|Figure 1: Electrocardiogram showing de Winter ST T complex in leads V2–V6, loss of precordial R-wave progression, and small ST-segment elevation in the aVR lead|
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|Figure 2: Electrocardiogram showing return of previous downward ST segment and tall T-waves to normal, STE in aVR has also resolved|
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|Figure 3: There is no ST elevation in aVR, T-waves have deeply inverted – suggesting reperfusion and successful thrombolysis|
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| Discussion|| |
First recognized and reported by de Winter et al. in 2008 and later replicated in findings by Verouden et al. in 2009; the ECG pattern showing >2 mm upsloping ST-segment depression at the J point in the precordial leads, with tall and positive symmetric T waves, ST-segment elevation of >0.5 mm in the lead aVR; is observed in about 2% patients with proximal LAD occlusion. The de Winter pattern could be confused with hyperacute T-waves which occur within minutes of coronary artery occlusion and progress rapidly to classical ST elevation myocardial infarction (STEMI) pattern.
Latest addition to the world of ECG after Bruadas and Wellens; this specific ECG pattern is seen in relatively young, predominantly male and those with higher incidence of dyslipidemia, as compared to patients with LAD occlusion and classical STEMI on ECG.
de Winter et al. purposed that an anatomical variant of Purkinje fibers with an endocardial conduction delay may be responsible for the ECG changes. They also hypothesized that the absence of ST elevation could be related to lack of activation of sarcolemmal ATP-sensitive potassium channels (KATP) by ischemic ATP depletion as shown in KATP knock-out animal models of acute ischemia. Verouden et al. hypothesized that patients with such pattern have a very extensive transmural ischemic area of infarction that generates only little current which is not sufficient to travel toward the precordial leads but can go toward the lead aVR. The exact mechanism of evolution of this pattern is still a matter of debate.,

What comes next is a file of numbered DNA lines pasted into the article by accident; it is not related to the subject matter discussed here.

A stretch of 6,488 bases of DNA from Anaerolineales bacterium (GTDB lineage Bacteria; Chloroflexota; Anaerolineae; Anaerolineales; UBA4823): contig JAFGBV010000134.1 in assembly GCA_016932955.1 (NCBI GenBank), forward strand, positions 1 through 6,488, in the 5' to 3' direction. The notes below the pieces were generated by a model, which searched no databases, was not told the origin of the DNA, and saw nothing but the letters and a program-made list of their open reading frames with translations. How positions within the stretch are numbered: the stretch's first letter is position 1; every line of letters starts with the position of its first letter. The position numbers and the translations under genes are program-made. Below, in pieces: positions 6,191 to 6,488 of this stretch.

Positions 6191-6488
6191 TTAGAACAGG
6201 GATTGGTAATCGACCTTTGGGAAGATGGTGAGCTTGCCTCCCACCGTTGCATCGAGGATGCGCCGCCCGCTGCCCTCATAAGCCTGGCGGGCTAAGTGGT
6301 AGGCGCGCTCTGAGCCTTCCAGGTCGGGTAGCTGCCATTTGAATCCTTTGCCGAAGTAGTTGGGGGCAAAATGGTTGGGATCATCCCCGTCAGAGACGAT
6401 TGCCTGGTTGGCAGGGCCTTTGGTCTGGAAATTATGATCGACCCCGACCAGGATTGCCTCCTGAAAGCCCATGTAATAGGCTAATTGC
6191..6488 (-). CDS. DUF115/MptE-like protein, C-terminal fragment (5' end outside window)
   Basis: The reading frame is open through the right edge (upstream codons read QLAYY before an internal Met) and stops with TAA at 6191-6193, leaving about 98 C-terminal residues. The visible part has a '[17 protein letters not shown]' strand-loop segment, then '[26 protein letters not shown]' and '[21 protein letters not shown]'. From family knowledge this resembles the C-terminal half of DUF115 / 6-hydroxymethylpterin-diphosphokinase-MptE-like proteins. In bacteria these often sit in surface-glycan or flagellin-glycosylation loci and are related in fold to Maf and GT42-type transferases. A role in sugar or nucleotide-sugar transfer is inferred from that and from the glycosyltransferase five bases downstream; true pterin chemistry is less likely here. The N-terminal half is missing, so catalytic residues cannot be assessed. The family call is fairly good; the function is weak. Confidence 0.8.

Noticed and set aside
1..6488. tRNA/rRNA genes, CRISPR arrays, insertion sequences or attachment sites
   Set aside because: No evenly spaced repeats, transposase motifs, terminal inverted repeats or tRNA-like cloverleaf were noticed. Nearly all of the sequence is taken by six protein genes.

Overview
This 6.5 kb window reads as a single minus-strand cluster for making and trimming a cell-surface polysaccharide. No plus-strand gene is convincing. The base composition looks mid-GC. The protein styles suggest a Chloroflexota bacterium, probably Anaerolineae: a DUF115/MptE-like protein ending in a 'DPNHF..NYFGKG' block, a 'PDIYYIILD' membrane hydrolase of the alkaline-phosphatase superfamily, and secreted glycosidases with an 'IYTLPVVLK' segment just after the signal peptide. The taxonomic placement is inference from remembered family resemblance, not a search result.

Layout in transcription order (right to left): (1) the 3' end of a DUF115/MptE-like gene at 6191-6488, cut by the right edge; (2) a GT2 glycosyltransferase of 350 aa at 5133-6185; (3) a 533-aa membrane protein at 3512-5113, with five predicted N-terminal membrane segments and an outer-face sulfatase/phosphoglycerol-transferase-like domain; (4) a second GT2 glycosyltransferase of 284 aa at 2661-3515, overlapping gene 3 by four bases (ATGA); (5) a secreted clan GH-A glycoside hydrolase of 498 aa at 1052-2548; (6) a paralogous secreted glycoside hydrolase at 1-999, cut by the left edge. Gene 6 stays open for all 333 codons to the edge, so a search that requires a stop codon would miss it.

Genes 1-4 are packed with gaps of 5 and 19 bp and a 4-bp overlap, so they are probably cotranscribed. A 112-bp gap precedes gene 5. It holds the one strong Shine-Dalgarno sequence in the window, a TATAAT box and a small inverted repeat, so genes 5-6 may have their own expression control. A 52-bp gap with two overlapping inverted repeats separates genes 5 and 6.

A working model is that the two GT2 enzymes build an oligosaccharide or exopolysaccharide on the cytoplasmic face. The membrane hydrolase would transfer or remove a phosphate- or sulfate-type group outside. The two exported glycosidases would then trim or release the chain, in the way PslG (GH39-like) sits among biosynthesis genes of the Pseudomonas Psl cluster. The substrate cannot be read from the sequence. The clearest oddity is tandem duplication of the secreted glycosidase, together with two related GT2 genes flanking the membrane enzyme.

Although de Winter pattern is being recognized as a STEMI equivalent by majority, since most of the cases were associated with acute LAD occlusion and required emergent reperfusion therapy with fibrinolysis or a primary percutaneous coronary intervention (PCI). However, the 2013 American College of Cardiology Foundation/American Heart Association updated guidelines for the diagnosis and management of STEMI do not recommend fibrinolysis/thrombolysis in such cases. Its quite expected as thrombolysis holds a contradiction in non-STEMI (NSTEMI) cases and the emerging reports on the subject have used PCI for management. However, the case in hand suggests that STK can be used in limited resources with good results.
| Conclusion|| |
Estimated to be present in about 2% of patients with acute anterior wall myocardial infarction; de Winter syndrome, a condition associated with typical chest pain and a characteristic ECG pattern without classic ST-segment elevation; indicates acute total occlusion of the proximal LAD. Partly due to its rarity and partly by its conspicuous absence from the standard texts of medicine and ECG such as Braunwald, Harrisons, API, Schamroth, and Goldberger, it is still under-recognized by clinicians. Not surprisingly, we might be losing some precious lives due to ignorance. Second, now widely believed to be a STEMI equivalent, the treatment of this NSTEMI pattern with thrombolytic agents is a matter of dispute with no clear guidelines. This case is aimed to create awareness about the de Winters pattern and to provide some inputs about the usage of thrombolytics in its management. In a poor country like India, where cath laboratories are absent even at tertiary health centers, the positive outcome and guidelines could prove immense.
Declaration of patient consent
The authors certify that they have obtained all appropriate patient consent forms. In the form the patient(s) has/have given his/her/their consent for his/her/their images and other clinical information to be reported in the journal. The patients understand that their names and initials will not be published and due efforts will be made to conceal their identity, but anonymity cannot be guaranteed.
Financial support and sponsorship
Conflicts of interest
There are no conflicts of interest.
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[Figure 1], [Figure 2], [Figure 3]